Russia And China To Revive Defunct Soviet Automaker Moskvich At Ex-Renault Factory

Industry News / 8 Comments

Renault sold its factory to the Russian government for one ruble.

Since Russia invaded Ukraine, several automotive manufacturers have left the country, opting to sell their assets for insignificant sums but with a buyback clause in the contract. Manufacturers who made these deals may struggle to get their factories back from the Russians, as they have now teamed up with the Chinese to produce new cars at these facilities.

Renault was one of the first automotive companies to make this deal. It owned 68% of AvtoVAZ, the parent company of the famous Russian automaker Lada. The French sold its stake in AvtoVAZ (and everything that goes with it) to the Russian government for one ruble, but with the option of repurchasing it for the same amount within six years.


That may prove tricky now that the Russian government, with the help of Anhui Jianghuai Automobile Co in China, will revive the soviet-era automaker, Moskvich. These vehicles will be produced using platforms and parts provided by the Chinese.

The Anhui Jianghuai Automobile Co, more commonly known as JAC, is one of the few Chinese automakers that are not state-owned. It is one of the largest manufacturers, producing 524,000 units in 2021. These figures are spread over their commercial and passenger vehicle offerings.

The site Moskvich chose to produce its new vehicles is the factory previously owned by Renault. An insider spoke to Reuters, revealing some details about the deal. "We have [Russian truck maker] Kamaz as an external partner, and we have a long-distance partner we are working with," the insider said. "We are not naming that partner."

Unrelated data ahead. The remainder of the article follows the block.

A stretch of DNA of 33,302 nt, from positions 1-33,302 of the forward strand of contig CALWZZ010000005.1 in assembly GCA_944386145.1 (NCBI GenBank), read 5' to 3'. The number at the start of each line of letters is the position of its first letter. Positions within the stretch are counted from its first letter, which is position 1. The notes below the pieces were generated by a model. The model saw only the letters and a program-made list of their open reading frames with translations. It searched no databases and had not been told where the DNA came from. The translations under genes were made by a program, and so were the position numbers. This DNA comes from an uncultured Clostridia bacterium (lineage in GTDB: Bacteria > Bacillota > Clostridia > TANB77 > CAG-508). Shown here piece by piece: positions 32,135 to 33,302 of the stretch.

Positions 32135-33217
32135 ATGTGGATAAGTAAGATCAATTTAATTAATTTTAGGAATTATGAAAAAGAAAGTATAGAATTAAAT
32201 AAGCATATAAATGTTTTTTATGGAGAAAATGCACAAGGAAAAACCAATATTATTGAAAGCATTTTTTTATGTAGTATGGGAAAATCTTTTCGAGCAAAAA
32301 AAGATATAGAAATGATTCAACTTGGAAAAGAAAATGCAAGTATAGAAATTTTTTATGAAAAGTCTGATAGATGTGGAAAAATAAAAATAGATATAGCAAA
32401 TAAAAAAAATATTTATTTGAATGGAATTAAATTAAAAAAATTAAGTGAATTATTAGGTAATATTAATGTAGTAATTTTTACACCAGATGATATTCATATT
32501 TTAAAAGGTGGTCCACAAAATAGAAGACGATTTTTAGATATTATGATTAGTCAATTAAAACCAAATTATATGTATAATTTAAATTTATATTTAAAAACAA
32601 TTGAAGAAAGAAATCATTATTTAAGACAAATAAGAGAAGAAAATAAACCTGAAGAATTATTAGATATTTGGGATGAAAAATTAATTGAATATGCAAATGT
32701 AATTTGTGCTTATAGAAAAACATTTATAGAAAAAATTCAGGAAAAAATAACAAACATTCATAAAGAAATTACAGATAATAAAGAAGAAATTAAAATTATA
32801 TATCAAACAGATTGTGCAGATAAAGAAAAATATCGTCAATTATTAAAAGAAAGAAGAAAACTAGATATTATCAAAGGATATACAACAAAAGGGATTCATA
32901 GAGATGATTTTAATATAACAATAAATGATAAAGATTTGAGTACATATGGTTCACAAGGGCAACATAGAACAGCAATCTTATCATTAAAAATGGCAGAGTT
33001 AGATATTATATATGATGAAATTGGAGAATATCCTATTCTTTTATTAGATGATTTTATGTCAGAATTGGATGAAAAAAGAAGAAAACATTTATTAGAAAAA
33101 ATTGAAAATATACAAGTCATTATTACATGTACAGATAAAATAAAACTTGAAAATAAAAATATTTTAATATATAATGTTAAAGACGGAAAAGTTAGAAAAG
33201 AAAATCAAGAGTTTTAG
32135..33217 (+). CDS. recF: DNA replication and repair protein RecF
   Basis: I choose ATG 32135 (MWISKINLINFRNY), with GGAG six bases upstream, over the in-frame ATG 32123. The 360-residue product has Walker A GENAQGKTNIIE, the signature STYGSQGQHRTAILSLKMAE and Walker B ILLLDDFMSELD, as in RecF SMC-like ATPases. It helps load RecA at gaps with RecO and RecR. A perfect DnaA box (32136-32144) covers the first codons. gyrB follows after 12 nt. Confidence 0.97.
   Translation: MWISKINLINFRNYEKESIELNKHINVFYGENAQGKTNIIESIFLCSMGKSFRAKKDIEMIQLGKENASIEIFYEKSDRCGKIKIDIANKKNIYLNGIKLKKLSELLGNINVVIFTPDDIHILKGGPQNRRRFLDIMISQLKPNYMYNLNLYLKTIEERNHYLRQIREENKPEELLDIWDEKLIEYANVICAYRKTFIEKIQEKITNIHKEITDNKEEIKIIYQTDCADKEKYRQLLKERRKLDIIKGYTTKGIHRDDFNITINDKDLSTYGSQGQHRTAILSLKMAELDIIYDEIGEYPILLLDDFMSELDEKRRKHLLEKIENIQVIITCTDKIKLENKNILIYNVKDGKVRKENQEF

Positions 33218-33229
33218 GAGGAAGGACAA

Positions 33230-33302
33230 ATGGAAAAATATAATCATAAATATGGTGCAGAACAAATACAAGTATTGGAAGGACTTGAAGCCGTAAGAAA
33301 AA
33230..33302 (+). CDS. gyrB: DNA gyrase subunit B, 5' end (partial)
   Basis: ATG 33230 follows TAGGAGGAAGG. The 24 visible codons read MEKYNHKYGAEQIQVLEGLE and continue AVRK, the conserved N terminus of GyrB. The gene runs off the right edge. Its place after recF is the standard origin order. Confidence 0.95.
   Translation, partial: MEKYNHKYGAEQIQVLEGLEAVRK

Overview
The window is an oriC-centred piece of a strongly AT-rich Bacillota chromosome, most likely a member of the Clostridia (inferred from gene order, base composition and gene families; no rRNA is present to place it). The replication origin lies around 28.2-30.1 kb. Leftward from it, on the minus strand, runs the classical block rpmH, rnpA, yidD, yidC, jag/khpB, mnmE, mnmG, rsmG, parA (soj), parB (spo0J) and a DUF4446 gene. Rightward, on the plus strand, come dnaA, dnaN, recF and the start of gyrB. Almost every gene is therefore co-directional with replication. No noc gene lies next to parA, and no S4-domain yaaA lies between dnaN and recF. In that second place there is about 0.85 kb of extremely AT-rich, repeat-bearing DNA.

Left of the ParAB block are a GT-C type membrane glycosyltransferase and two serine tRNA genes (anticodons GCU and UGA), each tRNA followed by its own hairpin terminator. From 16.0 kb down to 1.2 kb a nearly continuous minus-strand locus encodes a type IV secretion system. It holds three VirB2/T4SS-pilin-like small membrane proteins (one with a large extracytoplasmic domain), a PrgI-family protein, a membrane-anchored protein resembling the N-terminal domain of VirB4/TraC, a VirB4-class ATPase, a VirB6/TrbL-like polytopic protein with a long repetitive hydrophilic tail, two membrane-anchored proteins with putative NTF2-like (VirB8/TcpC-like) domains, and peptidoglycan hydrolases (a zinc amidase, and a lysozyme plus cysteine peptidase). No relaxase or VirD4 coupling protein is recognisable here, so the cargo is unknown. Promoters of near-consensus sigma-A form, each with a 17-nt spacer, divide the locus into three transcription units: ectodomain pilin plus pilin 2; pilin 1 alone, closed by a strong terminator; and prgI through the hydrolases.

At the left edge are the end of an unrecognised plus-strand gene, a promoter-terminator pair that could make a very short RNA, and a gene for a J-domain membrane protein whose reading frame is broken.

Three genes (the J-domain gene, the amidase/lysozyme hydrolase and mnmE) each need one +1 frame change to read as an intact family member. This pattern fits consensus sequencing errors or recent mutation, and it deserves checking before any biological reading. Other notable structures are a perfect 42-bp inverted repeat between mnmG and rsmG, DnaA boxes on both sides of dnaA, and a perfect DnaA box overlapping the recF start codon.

Even though the insider refused to name the Chinese brand it's working with, we could figure it out easily enough.


The former Renault plant, now called the Moscow Automobile Factory Moskvich, released the first images of what it's calling the Moskvich 3. The SUV looks precisely like the JAC JS4, so connecting the dots wasn't that hard. It's a subcompact SUV along the same lines as the Kia Seltos.

According to Moskvich's local partner, Kamaz, the first production unit will roll off the assembly line in December 2022. The plant will target 100,000 vehicles annually and provide jobs to 40,000 people.

"The task for the near future is to establish small-node assembly processes with the involvement of local suppliers by the end of 2023," said Russia's Industry and Trade Minister, Denis Manturov.

Due to sanctions, Russia desperately needs access to parts that it has been denied. The first car it produced post-war was a dumpster fire without ABS, but this new Chinese-based vehicle will have it as standard. This leads us to believe that many of the sanctions imposed by several countries will be rendered moot by this new development.


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